Evolution of the Buddha (work in progress),
30×40″, oil on canvas.
For the past several months I have been working on a large painting of a Buddha, using only leftover paints from my palette at the end of each painting session. I have no idea what will come of it or what it will look like. It’s a slow evolution and I’m just finding enjoyment in watching it unfold. It could end up being a hot mess, but I don’t care as one shouldn’t really be attached to a painting of a Buddha anyway.
This morning my 9-year-old daughter, Bella came to me in tears, distraught over the thought of her brother Alex, currently 5 ½, growing older. “I love him so much the way he is now,” she said, “I don’t want him to change!” As she sat in a chair and curled herself up into a little ball, I got a flashback of her at 2 or 3 with her first balloon. It brought her so much joy, and even though we tied it tightly around her wrist, it still managed to loosen and fly up into the sky. When she realized there was no chance of getting it back, Bella let out the loudest wail of anguish humanly possible and there was nothing in this world that could console her. From that moment on, balloons were a source of joy, but also profound anxiety. There was always a fear of letting go. Always the night after getting a new balloon, she would worry about going to sleep. Will it still be there to greet her in the morning? Would it still be happy and full, dancing freely and playfully along her bedroom ceiling, or would it suddenly become a deflated lifeless remnant of what it used to be?
Flash forward to a few years later at my son Alex’s 4th birthday: I had bought him a few Angry Birds balloons, which he had also loved and carried around throughout the party. As Alex took one outside, my husband and I exchanged an “oh, no, this can’t be good” glance and he let his first balloon go. Bracing ourselves for an epic meltdown, we were taken by surprise as Alex had let out the loudest and longest belly laugh humanly possible. He chucked the entire time as he observed it float higher and higher until it gradually reduced itself to a tiny little dot before disappearing completely. Not only did Alex find it hysterical, he wanted to find another balloon so he could do it again!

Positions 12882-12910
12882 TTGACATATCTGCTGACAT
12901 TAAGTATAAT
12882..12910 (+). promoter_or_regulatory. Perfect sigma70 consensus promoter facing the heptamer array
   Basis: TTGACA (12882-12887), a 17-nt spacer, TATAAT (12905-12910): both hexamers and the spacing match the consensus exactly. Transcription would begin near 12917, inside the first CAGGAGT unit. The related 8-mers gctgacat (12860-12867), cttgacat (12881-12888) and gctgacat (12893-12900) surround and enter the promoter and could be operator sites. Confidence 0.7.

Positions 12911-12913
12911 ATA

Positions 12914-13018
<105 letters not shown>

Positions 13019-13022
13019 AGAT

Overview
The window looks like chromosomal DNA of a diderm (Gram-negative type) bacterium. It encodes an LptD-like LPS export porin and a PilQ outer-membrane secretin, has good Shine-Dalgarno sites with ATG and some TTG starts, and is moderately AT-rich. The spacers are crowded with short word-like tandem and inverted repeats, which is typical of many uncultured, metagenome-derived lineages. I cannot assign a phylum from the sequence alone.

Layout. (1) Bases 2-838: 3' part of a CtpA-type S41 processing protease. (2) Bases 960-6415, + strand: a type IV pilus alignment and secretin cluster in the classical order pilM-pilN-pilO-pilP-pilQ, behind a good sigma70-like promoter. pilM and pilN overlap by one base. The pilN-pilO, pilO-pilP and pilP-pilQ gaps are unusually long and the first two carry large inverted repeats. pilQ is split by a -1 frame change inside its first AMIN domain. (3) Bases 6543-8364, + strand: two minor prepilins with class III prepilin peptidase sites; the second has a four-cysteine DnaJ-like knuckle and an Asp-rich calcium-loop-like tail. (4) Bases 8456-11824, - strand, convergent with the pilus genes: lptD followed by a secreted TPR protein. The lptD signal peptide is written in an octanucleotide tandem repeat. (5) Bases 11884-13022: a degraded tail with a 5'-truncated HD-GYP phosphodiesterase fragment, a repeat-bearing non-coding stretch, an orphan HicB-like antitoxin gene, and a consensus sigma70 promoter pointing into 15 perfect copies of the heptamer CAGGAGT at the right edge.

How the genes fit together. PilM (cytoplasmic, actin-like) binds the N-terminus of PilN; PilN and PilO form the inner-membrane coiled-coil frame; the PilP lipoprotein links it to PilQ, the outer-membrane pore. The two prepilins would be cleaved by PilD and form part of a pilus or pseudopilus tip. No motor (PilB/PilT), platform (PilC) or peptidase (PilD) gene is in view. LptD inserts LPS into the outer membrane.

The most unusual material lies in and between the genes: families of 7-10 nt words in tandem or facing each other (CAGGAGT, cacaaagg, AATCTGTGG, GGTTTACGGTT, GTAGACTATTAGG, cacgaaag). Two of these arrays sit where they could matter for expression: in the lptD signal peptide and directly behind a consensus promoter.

Back to consoling a grief-stricken Bella. A girl with so much love for her brother, the thought of him changing was more than she could bear. We talked about the story of the Buddha (the real Buddha, not just the ones in Mom’s crazy paintings), and how he taught others that the greatest source of suffering is attachment. Then we recalled our memories of how she and her brother both lost their first balloons and how the same exact situation can bring either great suffering or joy. To love is to allow for change; to embrace new possibilities and all the surprises that unfold. Practicing the art of love means to love fully but without attachment. Finding a balance between embracing and releasing, of loving while letting go is the key to everything.
In my studio, I am also trying to practice loving and letting go, and I am thankful for my two teachers. I aim to love whatever I am doing as deeply as my daughter, while embracing the playful non-attachment of my son. I pour all my energy into my work, however I cannot allow myself to be fixated on any particular outcome, as I am also processing the fact that my art is not really mine. For each painting or piece of writing to be complete, it must be seen and hopefully enjoyed by others. I must release each work like a balloon and take delight in seeing where the wind takes it.
Lisa K. Salerno is an Art Writer with the London-based publication Niji Magazine, and Art Editor and a regular Art Columnist at Inigo Online. Her art and writing has also been featured in the Autism Speaks website, the Artful Vagabond, The Connecticut River Review and in several other online and print publications.